USS Edsall (DD-219)
by Steve Shay (L-10,821)
Pan American Airlines began trans-Pacific airmail service on November 22, 1935 and later extended the service to passenger flights on October 21, 1936. Service began with the Martin M-130 aircraft. There were 3 M-130’s, named the China Clipper, Philippine Clipper and Hawaii Clipper. The M-130 were 4 engine, 26 ton, flying boats capable of carrying 15 passengers with sleeper berths or up to 46 passengers in a different configuration, a crew of nine and cargo, including air mail. Flights had a terminus in Oakland, California and Manila Bay, Philippines. Service was the name of the game with Pan Am and no passenger comforts were spared. Overnight stays would be made in Hawaii, Midway, Wake and Guam.
Regular flights had been in service when disaster struck on July 28, 1938.
The Hawaii Clipper was in bound to Manila from Guam, contacting the radio station at Panay Island at 12:11 PM, reporting the position as two hours out from the Philippine coast, requesting a weather report. When Panay Island attempted to raise the Clipper at 12:12 PM, there was no response and the plane was never heard from again. Once the plane was overdue, Pan Am requested the Navy Commandant in Manila to search for the plane. 13 Navy ships put to sea to perform a search.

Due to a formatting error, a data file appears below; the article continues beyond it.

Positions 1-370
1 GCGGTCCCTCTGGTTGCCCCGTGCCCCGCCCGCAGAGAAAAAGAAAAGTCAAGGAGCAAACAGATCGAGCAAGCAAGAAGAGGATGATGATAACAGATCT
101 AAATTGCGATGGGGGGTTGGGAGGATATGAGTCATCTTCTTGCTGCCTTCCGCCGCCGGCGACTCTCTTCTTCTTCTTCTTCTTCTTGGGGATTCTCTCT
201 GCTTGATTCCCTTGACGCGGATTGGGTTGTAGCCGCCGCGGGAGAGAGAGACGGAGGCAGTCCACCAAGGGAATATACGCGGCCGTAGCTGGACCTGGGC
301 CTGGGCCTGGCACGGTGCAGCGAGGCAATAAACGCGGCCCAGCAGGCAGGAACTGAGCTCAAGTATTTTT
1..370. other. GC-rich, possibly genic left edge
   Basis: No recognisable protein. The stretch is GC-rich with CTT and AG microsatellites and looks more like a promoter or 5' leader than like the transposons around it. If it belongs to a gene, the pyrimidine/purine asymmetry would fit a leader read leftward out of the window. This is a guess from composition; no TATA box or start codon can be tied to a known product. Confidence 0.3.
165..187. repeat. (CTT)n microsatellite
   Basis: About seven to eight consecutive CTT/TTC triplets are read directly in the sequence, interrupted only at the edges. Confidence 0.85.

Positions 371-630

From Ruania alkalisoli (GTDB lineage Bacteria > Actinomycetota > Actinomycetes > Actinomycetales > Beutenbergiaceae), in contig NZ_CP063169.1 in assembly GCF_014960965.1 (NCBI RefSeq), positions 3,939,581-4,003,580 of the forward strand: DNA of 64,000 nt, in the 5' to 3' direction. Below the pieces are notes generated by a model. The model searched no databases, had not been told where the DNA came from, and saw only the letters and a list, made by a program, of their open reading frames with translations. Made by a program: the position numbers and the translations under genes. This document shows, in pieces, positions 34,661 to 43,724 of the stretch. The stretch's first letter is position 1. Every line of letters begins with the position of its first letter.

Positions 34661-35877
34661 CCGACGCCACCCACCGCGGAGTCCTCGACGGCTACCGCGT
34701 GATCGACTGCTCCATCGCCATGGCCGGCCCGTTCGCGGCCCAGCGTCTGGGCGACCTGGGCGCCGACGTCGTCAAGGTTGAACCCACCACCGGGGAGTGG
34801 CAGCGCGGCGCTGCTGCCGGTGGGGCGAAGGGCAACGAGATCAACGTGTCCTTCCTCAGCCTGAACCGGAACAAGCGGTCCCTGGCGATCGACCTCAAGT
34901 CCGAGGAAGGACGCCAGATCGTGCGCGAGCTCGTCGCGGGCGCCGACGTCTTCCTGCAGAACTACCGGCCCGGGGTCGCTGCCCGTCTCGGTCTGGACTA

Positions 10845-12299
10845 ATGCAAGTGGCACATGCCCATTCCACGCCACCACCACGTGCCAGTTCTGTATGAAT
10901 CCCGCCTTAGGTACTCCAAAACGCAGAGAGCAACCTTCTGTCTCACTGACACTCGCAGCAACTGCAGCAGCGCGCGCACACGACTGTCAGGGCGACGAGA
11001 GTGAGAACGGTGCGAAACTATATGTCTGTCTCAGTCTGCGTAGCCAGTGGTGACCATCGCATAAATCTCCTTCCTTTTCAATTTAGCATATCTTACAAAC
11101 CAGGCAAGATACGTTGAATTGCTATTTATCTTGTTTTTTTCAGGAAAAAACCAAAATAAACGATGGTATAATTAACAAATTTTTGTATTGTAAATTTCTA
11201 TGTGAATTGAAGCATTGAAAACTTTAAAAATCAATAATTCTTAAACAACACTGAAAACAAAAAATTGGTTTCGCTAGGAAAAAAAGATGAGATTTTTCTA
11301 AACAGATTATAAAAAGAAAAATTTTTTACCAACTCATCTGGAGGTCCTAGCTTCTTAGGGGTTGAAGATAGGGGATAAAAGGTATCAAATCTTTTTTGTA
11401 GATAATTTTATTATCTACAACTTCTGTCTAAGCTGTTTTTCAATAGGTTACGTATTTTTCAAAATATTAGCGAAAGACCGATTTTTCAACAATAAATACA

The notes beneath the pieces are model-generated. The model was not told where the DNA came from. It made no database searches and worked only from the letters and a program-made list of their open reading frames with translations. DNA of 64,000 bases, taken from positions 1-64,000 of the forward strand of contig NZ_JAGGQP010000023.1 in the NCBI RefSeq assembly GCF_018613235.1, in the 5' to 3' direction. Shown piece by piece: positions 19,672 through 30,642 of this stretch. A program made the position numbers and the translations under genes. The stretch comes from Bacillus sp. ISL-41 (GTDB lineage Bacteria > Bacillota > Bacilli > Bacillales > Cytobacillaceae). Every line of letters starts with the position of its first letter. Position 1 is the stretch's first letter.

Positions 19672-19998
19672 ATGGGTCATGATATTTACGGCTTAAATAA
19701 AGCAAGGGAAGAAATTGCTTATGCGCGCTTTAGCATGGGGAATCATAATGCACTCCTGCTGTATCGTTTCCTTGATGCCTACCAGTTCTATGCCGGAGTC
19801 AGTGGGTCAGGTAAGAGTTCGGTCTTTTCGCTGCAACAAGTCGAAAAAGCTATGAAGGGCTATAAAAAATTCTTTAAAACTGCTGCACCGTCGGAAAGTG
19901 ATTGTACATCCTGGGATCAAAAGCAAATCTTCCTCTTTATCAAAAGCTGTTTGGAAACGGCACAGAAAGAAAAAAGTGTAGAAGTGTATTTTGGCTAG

The Army Transport Meigs was also in the area and the crew sighted an oil slick on July 30. Meigs took a small oil sample. Over the next several days, Navy destroyers, submarines and aircraft, as well as Army aircraft searched over a large area. No additional oil slicks were sighted and no wreckage was sighted. The destroyer Edsall was part of this search party, beginning the search according to this cover at 0109 July 30 until the search was called off 0930 August 5.
Tests of the oil samples revealed no presence of lead that would have indicated engine oil.
The crew of nine and the six passengers were never found.
Among the passengers was Wah Sun Choy, a wealthy Chinese restaurateur carrying three million US dollars from the US government to be turned over to the Chinese government for War Relief.
No trace of the plane, crew or passengers was ever found and the mystery of the loss of the Hawaii Clipper is still a mystery more than 70 years later.
The cover this month was sent by Gunners Mate 1st Class J.E. Loyd of the USS Edsall to Marshall Hall, a naval cover collector. Writing on the inside flap indicates that Edsall would arrive Manila August 7. The date of the cancel is the date the search was called off, the corner card area noting the dates of the search and the comment “No hope.”